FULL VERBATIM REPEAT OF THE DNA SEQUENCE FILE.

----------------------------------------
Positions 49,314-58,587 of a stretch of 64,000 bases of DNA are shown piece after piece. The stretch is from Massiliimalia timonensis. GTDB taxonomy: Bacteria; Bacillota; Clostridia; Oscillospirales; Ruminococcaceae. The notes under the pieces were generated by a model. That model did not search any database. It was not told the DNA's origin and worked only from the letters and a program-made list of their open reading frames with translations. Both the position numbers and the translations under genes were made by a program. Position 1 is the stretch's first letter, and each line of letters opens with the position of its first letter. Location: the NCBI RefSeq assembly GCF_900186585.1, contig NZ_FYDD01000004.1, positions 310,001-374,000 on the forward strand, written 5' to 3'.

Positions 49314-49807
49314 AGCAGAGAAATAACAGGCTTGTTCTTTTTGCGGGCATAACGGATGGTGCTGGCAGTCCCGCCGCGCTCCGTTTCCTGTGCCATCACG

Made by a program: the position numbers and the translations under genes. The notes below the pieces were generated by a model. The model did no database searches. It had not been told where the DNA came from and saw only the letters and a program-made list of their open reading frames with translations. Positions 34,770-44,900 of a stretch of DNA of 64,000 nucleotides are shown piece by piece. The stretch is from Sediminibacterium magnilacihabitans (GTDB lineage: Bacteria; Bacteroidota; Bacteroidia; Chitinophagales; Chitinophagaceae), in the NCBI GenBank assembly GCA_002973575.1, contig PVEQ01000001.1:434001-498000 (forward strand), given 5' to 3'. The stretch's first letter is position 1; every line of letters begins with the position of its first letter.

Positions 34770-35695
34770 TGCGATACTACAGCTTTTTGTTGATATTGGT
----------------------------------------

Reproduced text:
Positions 49,314-58,587 of a stretch of 64,000 bases of DNA are shown piece after piece. The stretch is from Massiliimalia timonensis. GTDB taxonomy: Bacteria; Bacillota; Clostridia; Oscillospirales; Ruminococcaceae. The notes under the pieces were generated by a model. That model did not search any database. It was not told the DNA's origin and worked only from the letters and a program-made list of their open reading frames with translations. Both the position numbers and the translations under genes were made by a program. Position 1 is the stretch's first letter, and each line of letters opens with the position of its first letter. Location: the NCBI RefSeq assembly GCF_900186585.1, contig NZ_FYDD01000004.1, positions 310,001-374,000 on the forward strand, written 5' to 3'.

Positions 49314-49807
49314 AGCAGAGAAATAACAGGCTTGTTCTTTTTGCGGGCATAACGGATGGTGCTGGCAGTCCCGCCGCGCTCCGTTTCCTGTGCCATCACG

Made by a program: the position numbers and the translations under genes. The notes below the pieces were generated by a model. The model did no database searches. It had not been told where the DNA came from and saw only the letters and a program-made list of their open reading frames with translations. Positions 34,770-44,900 of a stretch of DNA of 64,000 nucleotides are shown piece by piece. The stretch is from Sediminibacterium magnilacihabitans (GTDB lineage: Bacteria; Bacteroidota; Bacteroidia; Chitinophagales; Chitinophagaceae), in the NCBI GenBank assembly GCA_002973575.1, contig PVEQ01000001.1:434001-498000 (forward strand), given 5' to 3'. The stretch's first letter is position 1; every line of letters begins with the position of its first letter.

Positions 34770-35695
34770 TGCGATACTACAGCTTTTTGTTGATATTGGT